This week, New Delhi officially turned 100 years old.
On 12 December 1911, at the Delhi Durbar, in front of maharajahs, rajahs, princes, and thousands of British and Indian citizens, King George V made an announcement that would have major repercussions for India.
The capital city was going to be moved from Calcutta to Delhi.
And thus New Delhi would come into existence as an imperial city.
Fast forward 100 years, and New Delhi 2011 chose virtually to ignore the centenary.
Mutterings about the rights and wrongs of celebrating imperialism masked the plain fact that the venue for the 1911 Durbar, Coronation Park, is a shambles, renovation work incomplete, deadlines missed. This is not the place to discuss how a city can be years behind on deadlines, with no outcry and no accountability – but just remember that some projects for the 2010 Commonwealth Games are still languishing unfinished.
So, Delhi, thank goodness for Sunil Raman and Rohit Agarwal.
They have written a lavishly illustrated book about the 1911 Durbar, which as a stand alone event – with or without the moral issues of colonialism – deserves to be commemorated. The Durbar happened. It is a fact of history. It brought New Delhi into being. It was an event of long-lasting historical importance.
And more than anything else, it was an utterly fabulous, glorious expression of all that was best in royal and imperial India – ceremony, pageantry, clothes, jewels, titles, fanfares – and this lovely book brings out the full flavour of it all.
The authors, both passionate, hands-on historians, do not debate the rights or wrongs of spending a mind-boggling fortune on the Durbar. They do not enter into the politics of Delhi vs Calcutta. They simply recount the amazing, dazzling story of how a dusty area of north India was transformed into a tented city, and became home to one of the most fabulous gatherings ever in India – the first time all the ruling prices came together.
The scale of the Durbar is staggering, even 100 years later :
“A temporary tented city was to be set up, spread over 45 sq miles. It was to last over a week, see around 150 ruling chiefs, feudal lords and zamindars in attendance, along with officials, and witnessed by at least 100,000 ordinary people. The 1911 Durbar was to be the most expensive and the most ambitious Durbar ever organized and, as it happened, over 900,000 pounds sterling were spent on it…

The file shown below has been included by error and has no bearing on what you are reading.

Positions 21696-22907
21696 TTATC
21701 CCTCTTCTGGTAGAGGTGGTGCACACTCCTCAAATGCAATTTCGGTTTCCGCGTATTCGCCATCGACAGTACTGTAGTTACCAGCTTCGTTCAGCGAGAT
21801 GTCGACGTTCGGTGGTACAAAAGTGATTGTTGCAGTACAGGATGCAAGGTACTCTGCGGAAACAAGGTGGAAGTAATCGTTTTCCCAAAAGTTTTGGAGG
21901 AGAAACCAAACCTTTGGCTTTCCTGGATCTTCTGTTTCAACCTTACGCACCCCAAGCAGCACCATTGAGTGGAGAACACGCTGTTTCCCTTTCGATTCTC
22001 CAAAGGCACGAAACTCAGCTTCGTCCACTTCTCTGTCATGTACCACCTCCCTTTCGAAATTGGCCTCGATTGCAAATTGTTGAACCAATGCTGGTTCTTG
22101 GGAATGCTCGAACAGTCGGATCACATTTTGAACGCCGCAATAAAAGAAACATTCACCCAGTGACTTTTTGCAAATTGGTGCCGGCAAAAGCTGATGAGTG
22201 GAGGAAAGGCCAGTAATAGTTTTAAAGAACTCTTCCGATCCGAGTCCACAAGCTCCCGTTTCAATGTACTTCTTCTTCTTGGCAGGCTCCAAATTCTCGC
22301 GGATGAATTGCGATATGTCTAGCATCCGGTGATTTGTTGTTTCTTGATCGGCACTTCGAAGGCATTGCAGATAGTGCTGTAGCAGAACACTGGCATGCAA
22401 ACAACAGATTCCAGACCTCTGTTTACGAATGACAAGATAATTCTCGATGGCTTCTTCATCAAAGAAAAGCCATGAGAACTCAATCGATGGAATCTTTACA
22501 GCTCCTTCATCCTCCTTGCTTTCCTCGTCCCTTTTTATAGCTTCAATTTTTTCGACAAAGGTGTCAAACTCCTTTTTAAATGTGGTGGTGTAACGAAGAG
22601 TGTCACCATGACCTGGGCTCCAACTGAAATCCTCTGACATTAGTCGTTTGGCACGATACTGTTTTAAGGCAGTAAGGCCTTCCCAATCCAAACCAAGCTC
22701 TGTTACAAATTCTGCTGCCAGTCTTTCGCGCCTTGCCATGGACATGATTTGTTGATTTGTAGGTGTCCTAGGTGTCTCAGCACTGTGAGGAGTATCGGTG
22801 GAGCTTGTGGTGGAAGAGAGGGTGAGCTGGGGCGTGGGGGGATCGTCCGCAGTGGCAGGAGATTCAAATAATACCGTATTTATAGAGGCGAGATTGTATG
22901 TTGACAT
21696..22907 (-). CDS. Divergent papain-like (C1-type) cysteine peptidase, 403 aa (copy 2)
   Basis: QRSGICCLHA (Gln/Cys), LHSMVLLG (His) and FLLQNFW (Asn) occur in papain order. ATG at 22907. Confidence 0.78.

…Spread over 25 sq km, the Durbar Camp was to have 475 separate camps, with a total of 40,000 tents. Each camp was to be a city in itself, with arched entrances, gardens and enclosures. Apart from the King’s Camp, there were provincial camps headed by British Governors or Lt. Governors, camps of the Maharajahs and Princes, and the Government of India Camp.
All the tents were carpeted, furnished, warmed with stoves, and lit with electric bulbs.
Every Indian chief was to have his separate camp, which was like a mini city with all amenities, including a bazaar.
Clear directions were given to officials that nothing be done that was contrary to Indian customs. Cows managed by Brahmans ensured the supply of fresh milk to each camp. separate hospitals, a separate magistrate, and a separate police system ensured the independence of each camp under the overarching control of the British administrators.”
This is the story of a unique event, and the authors tell it with unbridled enthusiasm and love for their subject matter. There are plans and drawings, articles and ads from the newspapers of the day, bills, receipts, and wonderful, absolutely gorgeous photographs to accompany the story of how the Durbar was conceptualised, planned, and carried out.
The ruling Indian princes needed careful handling, so that there would be no clash of egos in their comings and goings and dealings with the King Emperor. There were sensibilities galore to be accommodated. There were logistics on a massive scale to be handled.
And so the days of spectacle and pageantry flowed on smoothly and almost perfectly choreographed.
But there was the occasional headache.
The durbar tent burned down a few days before the event.
Her Majesty the Queen didn’t want the King to ride an elephant in the procession, resulting in a brilliant newspaper headline – “Elephant Snubbed.”
And then there were problems with the tent for a royal dinner one night :
“The banqueting tent offended against the elements of sanitary science in the matter of ventilation; and it must be added as a warning for future occasions that being very long, very narrow and low, it presented neither a dignified nor an inviting appearance.”
For me, though, the biggest treat in the book is the photography. Wonderful black and white photos – and even a startling, very early colour photo – bring to life the sheer gorgeousness of this extraordinary event.
Delhi, and every lover of history, can thank Sunil Raman and Rohit Agarwal for this well-written, super well-documented book.
Published by Roli Books, and just Rs 495 for an attractively bound hardback.
If you would like to buy the book, after reading this review, nothing could be easier. Simply click on the link below :